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The Best Sunglasses for the Outdoors in 2024

Through rigorous testing, we found the best sunglasses for men, sunglasses for women, and eyewear for running, cycling, fishing, budgets, and more.

a pile of sunglasses in testing among GearJunkie staff(Photo/Mary Murphy)
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As an avid group of outdoors folks, GearJunkie has had the chance to put many sunglasses to the test in harsh conditions. We have tested literally hundreds of sunglasses. And over the years, the cream has really risen to the top, producing this list of the best sunglasses for outdoor pursuits.

Go beyond style with sunglasses that combine classic good looks with next-level technology and design. And if you’re working on a tight budget, don’t worry, we have some great cheap sunglasses, too!

The lead tester of this review has been kind of crazy for sunglasses ever since he had corrective LASIK eye surgery in 2016. After a lifetime of corrective lenses, LASIK opened up a new reality in which Denver’s 300 yearly sunny days became a remarkable opportunity to wear shades regularly.

Below you’ll find a selection of the best sunglasses you can buy. We also break out some good budget sunglasses as well as pursuit-specific eyewear for fishing, boating, running, mountaineering, and more. Finally, we feature a few models that meld fashion and function.

If you don’t have time to shop and just need the best sunglasses for general outdoor use, we recommend the Costa del Mar Fantail Pro, or for smaller faces the Mainsail. For women, we recommend the Smith Optics Wander — or Tifosi Swank if you’re looking for a more budget-friendly option.

A note on our selections: Over our many years of testing, we have come to realize that with sunglasses, you really do get what you pay for. Our lead tester has had a single pair of Costa del Mar Pescadors for more than 4 years now and wears them very regularly. Amazingly, they are still in excellent condition and unscratched. If you are a person who can care for gear, even when used hard, quality sunglasses will last much longer than their cheap brethren and are a better investment long term.

Read on to simplify your search for sunglasses with our best shades of 2024, or jump to the end of the article for a guide on choosing the best sunglasses for your needs, a comparison chart, as well as an FAQ section.

Editor’s note: We updated this article on January 16, 2024, adding detailed specs and features to each product and a comparison table.

The Best Sunglasses of 2024


Best Overall Sunglasses for Men

Costa Del Mar Fantail Pro

Specs

  • Fit Large
  • Frame material Bioresin
  • Lens options 580 G lightwave glass or 580 P polycarbonate
  • Special features Sweat management channels, rubber side shields, eyewire drains, metal keeper slots
Product Badge The Best Sunglasses for the Outdoors in 2024

Pros

  • Top-quality, scratch-resistant glass lenses
  • Excellent polarization
  • Customizable nosepiece
  • 10% light transmission

Cons

  • Expensive
  • A little heavy for running due to glass lenses
Best Overall Sunglasses for Women

Smith Optics Wander

Specs

  • Fit Medium
  • Frame material Bio-based
  • Lens options ChromaPop polarized glass lenses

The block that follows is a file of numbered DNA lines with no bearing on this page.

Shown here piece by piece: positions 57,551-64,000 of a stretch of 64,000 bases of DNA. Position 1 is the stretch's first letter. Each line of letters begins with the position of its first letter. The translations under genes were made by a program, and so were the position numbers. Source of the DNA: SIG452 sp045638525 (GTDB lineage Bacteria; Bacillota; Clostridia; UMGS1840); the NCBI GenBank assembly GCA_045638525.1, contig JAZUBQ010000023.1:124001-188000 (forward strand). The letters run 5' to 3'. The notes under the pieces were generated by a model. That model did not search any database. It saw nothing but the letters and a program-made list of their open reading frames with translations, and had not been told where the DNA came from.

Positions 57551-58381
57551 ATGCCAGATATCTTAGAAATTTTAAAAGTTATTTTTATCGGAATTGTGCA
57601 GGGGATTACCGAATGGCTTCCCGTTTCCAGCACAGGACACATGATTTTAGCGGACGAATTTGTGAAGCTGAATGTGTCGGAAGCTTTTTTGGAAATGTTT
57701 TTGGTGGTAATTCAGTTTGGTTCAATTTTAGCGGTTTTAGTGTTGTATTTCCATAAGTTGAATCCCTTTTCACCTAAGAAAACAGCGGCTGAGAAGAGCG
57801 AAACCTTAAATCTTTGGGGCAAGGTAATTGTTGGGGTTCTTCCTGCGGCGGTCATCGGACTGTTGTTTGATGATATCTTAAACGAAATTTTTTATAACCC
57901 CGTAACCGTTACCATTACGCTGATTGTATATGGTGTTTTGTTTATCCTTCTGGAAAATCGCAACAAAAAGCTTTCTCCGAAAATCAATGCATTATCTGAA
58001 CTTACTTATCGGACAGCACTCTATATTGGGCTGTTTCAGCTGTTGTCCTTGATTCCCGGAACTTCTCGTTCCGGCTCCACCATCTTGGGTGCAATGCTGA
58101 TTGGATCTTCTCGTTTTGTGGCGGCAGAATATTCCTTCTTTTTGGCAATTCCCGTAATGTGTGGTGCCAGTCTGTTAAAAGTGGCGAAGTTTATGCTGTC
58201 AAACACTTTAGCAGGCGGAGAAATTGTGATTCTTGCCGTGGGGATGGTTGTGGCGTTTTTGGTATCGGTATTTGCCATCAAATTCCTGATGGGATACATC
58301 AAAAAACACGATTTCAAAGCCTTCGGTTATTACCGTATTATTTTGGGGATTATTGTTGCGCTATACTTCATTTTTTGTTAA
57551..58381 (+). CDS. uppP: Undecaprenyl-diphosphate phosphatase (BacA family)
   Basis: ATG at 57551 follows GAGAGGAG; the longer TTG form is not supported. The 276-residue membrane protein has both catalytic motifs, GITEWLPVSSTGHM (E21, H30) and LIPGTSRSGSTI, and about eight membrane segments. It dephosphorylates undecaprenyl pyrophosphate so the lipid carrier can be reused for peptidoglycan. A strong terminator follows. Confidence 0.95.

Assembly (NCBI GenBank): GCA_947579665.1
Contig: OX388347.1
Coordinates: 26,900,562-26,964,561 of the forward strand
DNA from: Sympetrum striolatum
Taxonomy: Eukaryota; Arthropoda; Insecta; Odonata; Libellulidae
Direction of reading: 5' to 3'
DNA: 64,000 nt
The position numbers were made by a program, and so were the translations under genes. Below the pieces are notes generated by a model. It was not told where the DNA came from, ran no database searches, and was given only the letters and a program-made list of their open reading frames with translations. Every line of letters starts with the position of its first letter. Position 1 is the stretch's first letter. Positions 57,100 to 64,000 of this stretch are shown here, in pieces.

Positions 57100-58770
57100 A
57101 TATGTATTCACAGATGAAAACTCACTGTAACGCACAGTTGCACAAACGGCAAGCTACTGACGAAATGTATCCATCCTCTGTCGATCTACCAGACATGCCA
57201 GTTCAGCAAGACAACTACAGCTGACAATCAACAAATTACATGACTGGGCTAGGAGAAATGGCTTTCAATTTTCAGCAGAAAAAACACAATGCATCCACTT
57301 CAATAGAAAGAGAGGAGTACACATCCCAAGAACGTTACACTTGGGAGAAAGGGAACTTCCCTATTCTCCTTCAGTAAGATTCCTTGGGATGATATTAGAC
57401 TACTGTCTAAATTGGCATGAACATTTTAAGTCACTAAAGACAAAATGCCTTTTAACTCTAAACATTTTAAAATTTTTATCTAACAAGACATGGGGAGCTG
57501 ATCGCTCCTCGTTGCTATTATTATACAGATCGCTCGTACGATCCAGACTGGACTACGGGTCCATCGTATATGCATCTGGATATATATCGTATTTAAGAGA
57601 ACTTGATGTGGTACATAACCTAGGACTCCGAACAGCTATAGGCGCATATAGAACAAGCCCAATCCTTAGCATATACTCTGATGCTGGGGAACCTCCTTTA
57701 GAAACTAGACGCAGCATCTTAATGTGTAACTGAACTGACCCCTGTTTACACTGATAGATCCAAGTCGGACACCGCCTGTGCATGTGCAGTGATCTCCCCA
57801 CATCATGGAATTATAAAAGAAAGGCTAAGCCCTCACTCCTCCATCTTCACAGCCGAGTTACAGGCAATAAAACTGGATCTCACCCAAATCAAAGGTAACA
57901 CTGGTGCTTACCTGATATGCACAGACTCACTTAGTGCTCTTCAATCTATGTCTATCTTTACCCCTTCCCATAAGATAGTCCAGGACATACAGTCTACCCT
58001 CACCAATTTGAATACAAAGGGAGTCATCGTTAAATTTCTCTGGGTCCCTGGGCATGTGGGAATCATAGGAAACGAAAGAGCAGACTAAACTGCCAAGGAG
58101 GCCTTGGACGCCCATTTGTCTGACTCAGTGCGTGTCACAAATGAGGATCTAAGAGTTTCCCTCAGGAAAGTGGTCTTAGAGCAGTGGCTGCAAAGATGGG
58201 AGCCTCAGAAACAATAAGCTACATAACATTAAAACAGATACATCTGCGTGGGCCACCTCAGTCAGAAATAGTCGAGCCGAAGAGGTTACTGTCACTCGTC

• Special features Flexible stainless steel temples, non-slip nose pads
The Best Sunglasses for the Outdoors in 2024

Pros

  • Polarized
  • Comfortable for everyday wear and activities like running
  • Great style

Cons

  • Don’t come with a hard carrying case
Best Budget Sunglasses

Knockaround Sunglasses

Specs

  • Fit Average, varies by style
  • Frame material Plastic
  • Lens options Polarized poly lenses available
  • Special features Customizable colors
The Best Sunglasses for the Outdoors in 2024

Pros

  • Affordable
  • Fun colors and styles
  • Protect eyes from UVA and UVB rays

Cons

  • Lower build quality
  • Lenses are not nearly as good as more expensive brands
Best Sunglasses for Fishing

Bajío Vega

Specs

  • Fit Large; 8-base curvature for greater wrap and side coverage
  • Frame material Bio-based nylon
  • Lens options Polarized glass and polarized polycarbonate available. Many color options.
  • Special features Integrated leash compatibility, readers available
The Best Sunglasses for the Outdoors in 2024

Pros

  • Insane clarity
  • Customizable lens options
  • Aggressive wrap style for increased coverage
  • Lightweight
  • Eco-friendly

Cons

  • Big. Might be too large for smaller faces
  • No adjustable nosepiece
Best Sunglasses for Hiking or Backpacking

Ombraz Armless Sunglasses

Specs

  • Fit Varies by frame shape, though most frames are medium sized
  • Lens options Three tones each with different qualities — all made by Zeiss
  • Special features Armless, easily adjustable cordage
The Best Sunglasses for the Outdoors in 2024

Pros

  • Stay secure on your face during activity
  • Extremely durable. We’ve seen the brand founder put them in a soft case and stomp on them with no issue!
  • No arms to break. See above.
  • Great lenses
  • Look good

Cons

  • Armless sunglasses require you to remove them over your head
  • Can trap dirt while dangling off face
Best Sunglasses for Running

Nathan Adventure Polarized Sunglasses

Specs

  • Fit Medium
  • Frame material TR90
  • Lens options Several colors of polarized polycarbonate
  • Special features Integrated leash compatibility, readers available